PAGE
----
New IRS Withholding Calculator
The Internal Revenue Service released the updated withholding calculator and Form W-4 (the links are below) that it had promised for the new tax law to help taxpayers make sure they have the proper amount of taxes taken out of their paychecks. The IRS is urging taxpayers to use both tools to check on their withholding.
The Tax Cuts and Jobs Act made many changes in the tax code, including some trade-off. It doubled the standard deduction but also removed personal exemptions. While it increased the child tax credit, it also limited or discontinued certain deductions and changing the tax rates and brackets. The withholding calculator gives employees information for filling out a new Form W-4. They can then submit a completed W-4 to their employer.
The withholding changes don’t affect the 2017 tax returns that are due this April. However, having a completed 2017 tax return can help taxpayers work with the withholding calculator to decide on their proper withholding for this year and avoid issues when they file their 2018 taxes next year.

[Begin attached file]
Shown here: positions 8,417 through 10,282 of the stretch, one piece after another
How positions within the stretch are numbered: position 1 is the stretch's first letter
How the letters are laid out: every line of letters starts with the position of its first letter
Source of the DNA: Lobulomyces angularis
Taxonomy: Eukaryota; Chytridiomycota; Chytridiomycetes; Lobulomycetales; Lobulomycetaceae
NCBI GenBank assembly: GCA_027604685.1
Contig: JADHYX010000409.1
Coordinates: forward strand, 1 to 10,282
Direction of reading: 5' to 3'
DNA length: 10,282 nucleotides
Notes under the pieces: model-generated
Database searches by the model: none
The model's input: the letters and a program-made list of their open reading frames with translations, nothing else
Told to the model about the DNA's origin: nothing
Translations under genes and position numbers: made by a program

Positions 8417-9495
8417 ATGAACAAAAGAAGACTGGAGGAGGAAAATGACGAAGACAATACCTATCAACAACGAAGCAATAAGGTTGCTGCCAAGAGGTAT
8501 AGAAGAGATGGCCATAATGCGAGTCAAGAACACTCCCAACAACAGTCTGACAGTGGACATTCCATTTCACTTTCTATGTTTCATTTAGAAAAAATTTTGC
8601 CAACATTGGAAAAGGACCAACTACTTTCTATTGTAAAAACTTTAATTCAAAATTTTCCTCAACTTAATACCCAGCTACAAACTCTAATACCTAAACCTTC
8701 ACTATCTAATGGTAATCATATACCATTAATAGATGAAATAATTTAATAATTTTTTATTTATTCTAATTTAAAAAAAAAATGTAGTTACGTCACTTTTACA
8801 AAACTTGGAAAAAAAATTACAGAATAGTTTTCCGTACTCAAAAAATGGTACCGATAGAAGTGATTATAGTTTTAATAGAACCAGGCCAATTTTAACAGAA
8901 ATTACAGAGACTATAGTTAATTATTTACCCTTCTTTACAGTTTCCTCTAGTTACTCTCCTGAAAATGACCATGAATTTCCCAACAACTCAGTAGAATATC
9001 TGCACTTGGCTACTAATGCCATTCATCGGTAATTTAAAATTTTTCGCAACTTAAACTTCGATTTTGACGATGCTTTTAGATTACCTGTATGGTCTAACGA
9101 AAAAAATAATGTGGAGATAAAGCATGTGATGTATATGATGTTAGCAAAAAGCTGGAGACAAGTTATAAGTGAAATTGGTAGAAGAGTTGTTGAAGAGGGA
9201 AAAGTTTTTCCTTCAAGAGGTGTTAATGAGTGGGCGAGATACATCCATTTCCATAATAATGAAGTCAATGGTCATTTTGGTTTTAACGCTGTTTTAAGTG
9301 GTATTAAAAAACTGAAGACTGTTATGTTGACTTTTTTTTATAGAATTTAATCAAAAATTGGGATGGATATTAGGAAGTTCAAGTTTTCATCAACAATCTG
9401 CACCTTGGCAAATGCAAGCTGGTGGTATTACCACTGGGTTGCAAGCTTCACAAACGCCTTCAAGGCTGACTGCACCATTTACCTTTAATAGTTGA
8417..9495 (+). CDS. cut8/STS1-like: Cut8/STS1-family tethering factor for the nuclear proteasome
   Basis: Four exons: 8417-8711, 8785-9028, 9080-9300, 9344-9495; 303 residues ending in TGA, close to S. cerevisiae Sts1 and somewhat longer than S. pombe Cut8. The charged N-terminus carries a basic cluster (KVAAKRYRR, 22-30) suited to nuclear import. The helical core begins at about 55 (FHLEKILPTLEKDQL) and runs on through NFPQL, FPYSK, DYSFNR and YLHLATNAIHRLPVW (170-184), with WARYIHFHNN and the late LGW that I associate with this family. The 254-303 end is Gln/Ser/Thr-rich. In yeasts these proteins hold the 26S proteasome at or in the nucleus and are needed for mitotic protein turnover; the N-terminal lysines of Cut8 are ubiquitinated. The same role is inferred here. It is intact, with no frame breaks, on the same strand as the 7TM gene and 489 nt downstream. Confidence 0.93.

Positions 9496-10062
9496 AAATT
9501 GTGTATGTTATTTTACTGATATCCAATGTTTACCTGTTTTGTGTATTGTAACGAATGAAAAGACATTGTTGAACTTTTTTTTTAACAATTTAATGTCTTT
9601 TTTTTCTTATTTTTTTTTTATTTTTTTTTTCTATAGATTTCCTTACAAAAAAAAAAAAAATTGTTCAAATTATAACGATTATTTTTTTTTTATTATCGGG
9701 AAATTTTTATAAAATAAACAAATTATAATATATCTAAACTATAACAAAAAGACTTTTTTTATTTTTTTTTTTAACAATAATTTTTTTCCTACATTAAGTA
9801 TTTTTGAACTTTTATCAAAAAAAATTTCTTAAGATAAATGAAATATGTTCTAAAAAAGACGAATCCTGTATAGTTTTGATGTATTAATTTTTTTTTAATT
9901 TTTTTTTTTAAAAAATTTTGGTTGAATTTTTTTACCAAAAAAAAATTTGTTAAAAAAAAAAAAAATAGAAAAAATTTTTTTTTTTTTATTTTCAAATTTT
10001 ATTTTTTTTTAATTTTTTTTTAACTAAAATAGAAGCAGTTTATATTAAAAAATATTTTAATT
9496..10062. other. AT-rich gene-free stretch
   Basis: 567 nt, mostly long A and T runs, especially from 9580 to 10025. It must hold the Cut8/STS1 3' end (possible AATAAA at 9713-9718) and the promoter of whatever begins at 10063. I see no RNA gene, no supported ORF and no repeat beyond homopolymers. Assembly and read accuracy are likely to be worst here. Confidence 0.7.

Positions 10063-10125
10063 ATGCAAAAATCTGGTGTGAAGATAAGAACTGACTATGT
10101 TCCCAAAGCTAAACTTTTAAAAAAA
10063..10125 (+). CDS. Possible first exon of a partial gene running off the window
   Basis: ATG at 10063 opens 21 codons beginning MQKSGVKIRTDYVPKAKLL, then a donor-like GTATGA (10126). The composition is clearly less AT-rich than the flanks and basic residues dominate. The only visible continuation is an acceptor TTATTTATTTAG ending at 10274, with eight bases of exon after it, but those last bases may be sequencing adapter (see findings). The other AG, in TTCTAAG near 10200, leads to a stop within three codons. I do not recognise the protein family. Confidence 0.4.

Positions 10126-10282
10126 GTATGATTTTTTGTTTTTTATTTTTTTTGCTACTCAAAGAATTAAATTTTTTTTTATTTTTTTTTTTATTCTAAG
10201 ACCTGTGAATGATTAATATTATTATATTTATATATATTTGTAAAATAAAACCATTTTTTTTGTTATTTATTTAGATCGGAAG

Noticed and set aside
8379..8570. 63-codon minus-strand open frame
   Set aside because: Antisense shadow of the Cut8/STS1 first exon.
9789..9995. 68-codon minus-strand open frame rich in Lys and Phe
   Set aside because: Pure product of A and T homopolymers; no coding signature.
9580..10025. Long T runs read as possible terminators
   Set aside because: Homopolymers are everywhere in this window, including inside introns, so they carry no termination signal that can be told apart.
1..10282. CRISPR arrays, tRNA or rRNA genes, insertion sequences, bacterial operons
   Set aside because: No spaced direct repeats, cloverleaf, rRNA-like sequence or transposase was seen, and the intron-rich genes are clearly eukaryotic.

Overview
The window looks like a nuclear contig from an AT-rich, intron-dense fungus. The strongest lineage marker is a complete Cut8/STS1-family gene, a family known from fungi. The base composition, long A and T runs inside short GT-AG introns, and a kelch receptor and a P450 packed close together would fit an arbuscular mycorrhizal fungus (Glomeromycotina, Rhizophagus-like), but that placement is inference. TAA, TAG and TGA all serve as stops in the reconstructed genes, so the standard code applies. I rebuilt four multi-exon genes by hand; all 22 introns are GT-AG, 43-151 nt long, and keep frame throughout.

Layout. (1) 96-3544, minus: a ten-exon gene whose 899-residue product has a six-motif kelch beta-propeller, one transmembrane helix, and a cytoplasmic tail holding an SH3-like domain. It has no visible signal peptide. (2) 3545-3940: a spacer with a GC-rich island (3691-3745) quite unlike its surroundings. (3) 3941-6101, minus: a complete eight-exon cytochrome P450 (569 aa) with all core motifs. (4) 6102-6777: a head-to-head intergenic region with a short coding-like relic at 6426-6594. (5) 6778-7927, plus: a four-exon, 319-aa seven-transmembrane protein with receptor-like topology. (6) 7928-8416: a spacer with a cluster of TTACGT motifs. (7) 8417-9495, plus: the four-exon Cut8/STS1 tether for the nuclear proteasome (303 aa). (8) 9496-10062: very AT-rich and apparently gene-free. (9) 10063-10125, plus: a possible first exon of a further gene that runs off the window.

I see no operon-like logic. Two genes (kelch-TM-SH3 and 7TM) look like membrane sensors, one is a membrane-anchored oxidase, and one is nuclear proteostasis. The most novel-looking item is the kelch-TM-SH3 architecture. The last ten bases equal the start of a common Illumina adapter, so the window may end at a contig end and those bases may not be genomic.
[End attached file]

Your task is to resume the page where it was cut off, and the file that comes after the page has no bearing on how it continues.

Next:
Among those who should check their withholding are:
People with two or more jobs at the same time or who only work for part of the year.
People with children who claim credits such as the Child Tax Credit.
People who itemized deductions in 2017
People with high income incomes and more complex tax returns.
Link to IRS Withholding Calculator
Link to IRS Form W-4
Summary: The IRS Withholding Calculator can be intimidating but carefully go through the 4 page questionnaire and it will provide a written summary at the top of the 5th page. Don’t treat the calculator as the gospel but an estimate of your potential tax liability/refund for 2018.
The Form W-4 can be tricky, especially with new tax changes. I suggest you maintain your exemptions at your current level, at a minimum, to be sure the appropriate amount is withheld from your check. However each year is different and each taxpayer is different, especially with these new tax law changes. But you may want to change your withholding due to major life changes (marriage, divorce, child going to college, no longer claiming adult child, reduction in itemized deductions, etc.) Please let me know if you have any questions.
Note: This communication is derived from an original article in www.taxprotoday.com